But what will we make of this smash hit? As Matt Damon said so aptly last year, "Wrap your face flaps around this! Mine's a lumpy one."
Everyone's talking about Tales from the Loop, the game of roleplaying young kids in a 1980s that never was. It’s got everything you need to play out your own version of Gremlins, E.T., Stranger Things, or any movie where kids hurriedly pedal their bicycles to save the day (but should probably be home before dinner).
And who wouldn’t want to play a kid? Adolescence is amazing, and I'm not just saying that because I spent months teaching middle school Algebra. All the hormones, and discovery, and bravery, and adventures, and confusion… it's perfect RPG fodder. The question is whether Tales from the Loop successfully unites ‘80s nostalgia and middle school feels with good science fiction mysteries.
Ok, I confess. I teared up more than once while playing it. What did you think?
Quinns: I’m going to be very British and delay talking about my emotions so I can squeeze this in above the cut: I think Tales from the Loop is a cool, clever, beautiful book, but the real reason I want everyone to know about it is that it might also be the easiest experience I’ve ever had being a Games Master.
You may be in danger. We may be in danger. Of course, everyone here at Shut Up & Sit Down takes all necessary precautions in the course of their duties, but nevertheless I don’t believe any of us could’ve foreseen Raxxon, Plaid Hat’s latest game, which is slowly spreading.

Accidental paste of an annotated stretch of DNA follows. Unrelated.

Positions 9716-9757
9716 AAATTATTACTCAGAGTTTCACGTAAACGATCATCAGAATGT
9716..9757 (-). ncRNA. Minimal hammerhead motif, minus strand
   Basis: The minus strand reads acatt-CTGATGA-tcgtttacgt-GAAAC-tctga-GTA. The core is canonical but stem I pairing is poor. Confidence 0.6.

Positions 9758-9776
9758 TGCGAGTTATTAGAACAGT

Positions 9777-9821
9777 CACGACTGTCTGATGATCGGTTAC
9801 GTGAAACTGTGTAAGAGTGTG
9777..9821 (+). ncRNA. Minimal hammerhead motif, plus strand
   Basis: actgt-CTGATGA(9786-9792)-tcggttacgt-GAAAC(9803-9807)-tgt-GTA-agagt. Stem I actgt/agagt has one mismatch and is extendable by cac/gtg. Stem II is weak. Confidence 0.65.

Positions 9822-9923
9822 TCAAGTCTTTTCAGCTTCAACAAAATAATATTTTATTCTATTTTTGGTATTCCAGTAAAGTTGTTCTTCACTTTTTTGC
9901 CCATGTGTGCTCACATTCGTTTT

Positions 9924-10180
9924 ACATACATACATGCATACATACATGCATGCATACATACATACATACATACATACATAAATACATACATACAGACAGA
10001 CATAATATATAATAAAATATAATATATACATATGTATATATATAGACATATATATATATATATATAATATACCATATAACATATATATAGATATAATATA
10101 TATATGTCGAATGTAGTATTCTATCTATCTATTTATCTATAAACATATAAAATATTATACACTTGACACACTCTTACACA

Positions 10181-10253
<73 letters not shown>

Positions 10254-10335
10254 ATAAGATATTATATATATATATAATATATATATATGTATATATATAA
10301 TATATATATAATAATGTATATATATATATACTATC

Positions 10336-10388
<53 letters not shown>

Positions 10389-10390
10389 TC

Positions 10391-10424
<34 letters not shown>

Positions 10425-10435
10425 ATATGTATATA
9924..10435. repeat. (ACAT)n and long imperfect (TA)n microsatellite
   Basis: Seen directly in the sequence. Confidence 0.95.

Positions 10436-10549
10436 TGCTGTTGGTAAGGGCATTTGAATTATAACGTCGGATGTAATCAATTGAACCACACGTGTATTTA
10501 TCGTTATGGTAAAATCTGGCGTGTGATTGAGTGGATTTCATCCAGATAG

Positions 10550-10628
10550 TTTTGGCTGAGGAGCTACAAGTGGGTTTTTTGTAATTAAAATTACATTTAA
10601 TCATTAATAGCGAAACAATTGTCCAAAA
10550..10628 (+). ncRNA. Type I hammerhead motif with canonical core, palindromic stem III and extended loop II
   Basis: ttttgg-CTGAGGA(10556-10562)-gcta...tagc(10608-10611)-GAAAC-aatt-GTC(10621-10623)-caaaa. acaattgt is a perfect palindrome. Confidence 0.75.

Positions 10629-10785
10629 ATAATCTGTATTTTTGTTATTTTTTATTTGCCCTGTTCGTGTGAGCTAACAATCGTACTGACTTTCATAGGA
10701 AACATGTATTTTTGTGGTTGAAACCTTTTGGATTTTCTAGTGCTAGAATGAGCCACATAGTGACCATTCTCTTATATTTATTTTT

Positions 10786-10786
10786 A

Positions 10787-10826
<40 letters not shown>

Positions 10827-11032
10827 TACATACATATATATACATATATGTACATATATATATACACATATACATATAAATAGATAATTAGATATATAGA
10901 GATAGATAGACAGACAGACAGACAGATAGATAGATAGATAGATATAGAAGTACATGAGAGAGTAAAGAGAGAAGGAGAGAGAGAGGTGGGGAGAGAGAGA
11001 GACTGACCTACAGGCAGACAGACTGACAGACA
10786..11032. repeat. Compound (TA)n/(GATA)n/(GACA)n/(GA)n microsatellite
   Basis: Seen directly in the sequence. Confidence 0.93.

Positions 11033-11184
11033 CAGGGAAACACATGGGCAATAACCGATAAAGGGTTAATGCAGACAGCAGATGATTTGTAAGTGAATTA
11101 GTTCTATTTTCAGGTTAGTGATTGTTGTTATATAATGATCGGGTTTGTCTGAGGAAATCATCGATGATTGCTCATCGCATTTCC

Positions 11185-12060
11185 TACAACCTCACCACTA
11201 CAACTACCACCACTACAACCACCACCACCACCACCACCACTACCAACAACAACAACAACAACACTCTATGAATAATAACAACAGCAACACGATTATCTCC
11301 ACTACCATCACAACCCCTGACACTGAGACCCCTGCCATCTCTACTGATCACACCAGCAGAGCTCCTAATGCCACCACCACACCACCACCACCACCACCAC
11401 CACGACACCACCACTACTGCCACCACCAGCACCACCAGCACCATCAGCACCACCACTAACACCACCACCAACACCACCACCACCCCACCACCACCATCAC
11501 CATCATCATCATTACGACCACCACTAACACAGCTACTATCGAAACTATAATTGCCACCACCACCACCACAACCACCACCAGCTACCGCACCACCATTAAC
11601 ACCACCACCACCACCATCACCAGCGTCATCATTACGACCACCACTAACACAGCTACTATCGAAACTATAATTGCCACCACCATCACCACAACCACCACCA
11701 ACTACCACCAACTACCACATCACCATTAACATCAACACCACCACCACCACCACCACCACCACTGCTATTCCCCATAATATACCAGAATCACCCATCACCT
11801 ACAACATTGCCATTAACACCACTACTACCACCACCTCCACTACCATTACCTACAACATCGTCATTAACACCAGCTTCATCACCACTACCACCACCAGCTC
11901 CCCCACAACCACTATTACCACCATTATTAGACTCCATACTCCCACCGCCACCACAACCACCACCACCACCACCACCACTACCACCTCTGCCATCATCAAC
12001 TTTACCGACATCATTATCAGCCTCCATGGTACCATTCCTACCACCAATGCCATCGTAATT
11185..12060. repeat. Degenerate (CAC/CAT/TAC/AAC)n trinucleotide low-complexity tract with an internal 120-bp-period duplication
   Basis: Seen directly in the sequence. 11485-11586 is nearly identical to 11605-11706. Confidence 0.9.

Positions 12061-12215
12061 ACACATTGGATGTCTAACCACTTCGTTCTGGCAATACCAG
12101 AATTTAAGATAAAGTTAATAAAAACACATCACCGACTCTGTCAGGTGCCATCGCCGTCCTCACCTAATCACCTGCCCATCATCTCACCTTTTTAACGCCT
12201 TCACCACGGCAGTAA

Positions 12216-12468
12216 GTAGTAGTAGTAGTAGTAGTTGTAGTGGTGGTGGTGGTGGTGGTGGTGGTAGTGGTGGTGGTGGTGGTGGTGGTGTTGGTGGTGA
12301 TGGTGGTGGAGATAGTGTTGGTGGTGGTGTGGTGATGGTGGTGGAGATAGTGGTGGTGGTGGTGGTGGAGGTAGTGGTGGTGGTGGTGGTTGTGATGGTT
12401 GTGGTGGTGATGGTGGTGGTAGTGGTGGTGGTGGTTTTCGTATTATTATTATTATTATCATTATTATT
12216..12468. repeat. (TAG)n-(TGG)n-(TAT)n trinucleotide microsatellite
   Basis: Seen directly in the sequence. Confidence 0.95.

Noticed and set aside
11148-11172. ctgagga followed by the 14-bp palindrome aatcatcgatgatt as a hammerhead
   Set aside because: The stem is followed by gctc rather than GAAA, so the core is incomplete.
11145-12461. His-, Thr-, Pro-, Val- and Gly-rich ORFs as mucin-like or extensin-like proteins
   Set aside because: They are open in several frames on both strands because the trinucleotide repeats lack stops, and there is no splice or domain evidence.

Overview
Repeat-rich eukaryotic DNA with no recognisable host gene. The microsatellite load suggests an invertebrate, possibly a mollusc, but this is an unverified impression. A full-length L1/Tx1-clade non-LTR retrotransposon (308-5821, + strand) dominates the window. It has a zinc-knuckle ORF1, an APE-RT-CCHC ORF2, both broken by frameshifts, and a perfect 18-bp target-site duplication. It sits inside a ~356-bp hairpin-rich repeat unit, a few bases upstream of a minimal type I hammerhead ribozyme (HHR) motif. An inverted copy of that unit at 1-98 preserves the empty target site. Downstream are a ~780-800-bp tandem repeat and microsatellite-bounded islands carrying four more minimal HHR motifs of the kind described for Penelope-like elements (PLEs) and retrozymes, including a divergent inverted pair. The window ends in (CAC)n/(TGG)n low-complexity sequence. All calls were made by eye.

Is anyone safe?
We couldn't possibly say. Those are Secrets, you see.
Please note that Secrets isn't out yet, and arrives in shops in August. If you're interested, we recommend contacting your friendly local game shop and asking to place a pre-order.
I keep telling people that I’m not especially enamoured with Sagrada, that it’s just my latest diversion, but then I say they should still try a game with me. Then it hits the table again. Then I’m playing it once more. Then we have a good time and I think about the next person I want to try it with. Then it goes back into my bag and I bring it to someone new.
Am I in denial about just how much I like this?
Quinns: OH MY GOD WE NEED TO GET YOU TO A DOCTOR.
Paul: Yep. Maybe that doctor could help me with Star Realms Frontiers. This beloved tiny card game that you first wrote about in your 2015 Corner Awards has grown so large! Perhaps it needs to be lanced? It’s up to nearly five hundred thousand dollars. Half a million!
That’s a lot of money, but then this is no small deal, is it? No sir, this Kickstarter is offering a whole new wave of Star Realms products, from a new standalone expansion that can be combined with the original game or Colony Wars, to a whole load of other, smaller card sets, all of which can be freely intermingled to create a (wait for it) STAR GALAXY of cards. This is an absolutely colossal edition to a game that’s already a) not small and b) ever-growing in both scope and popularity.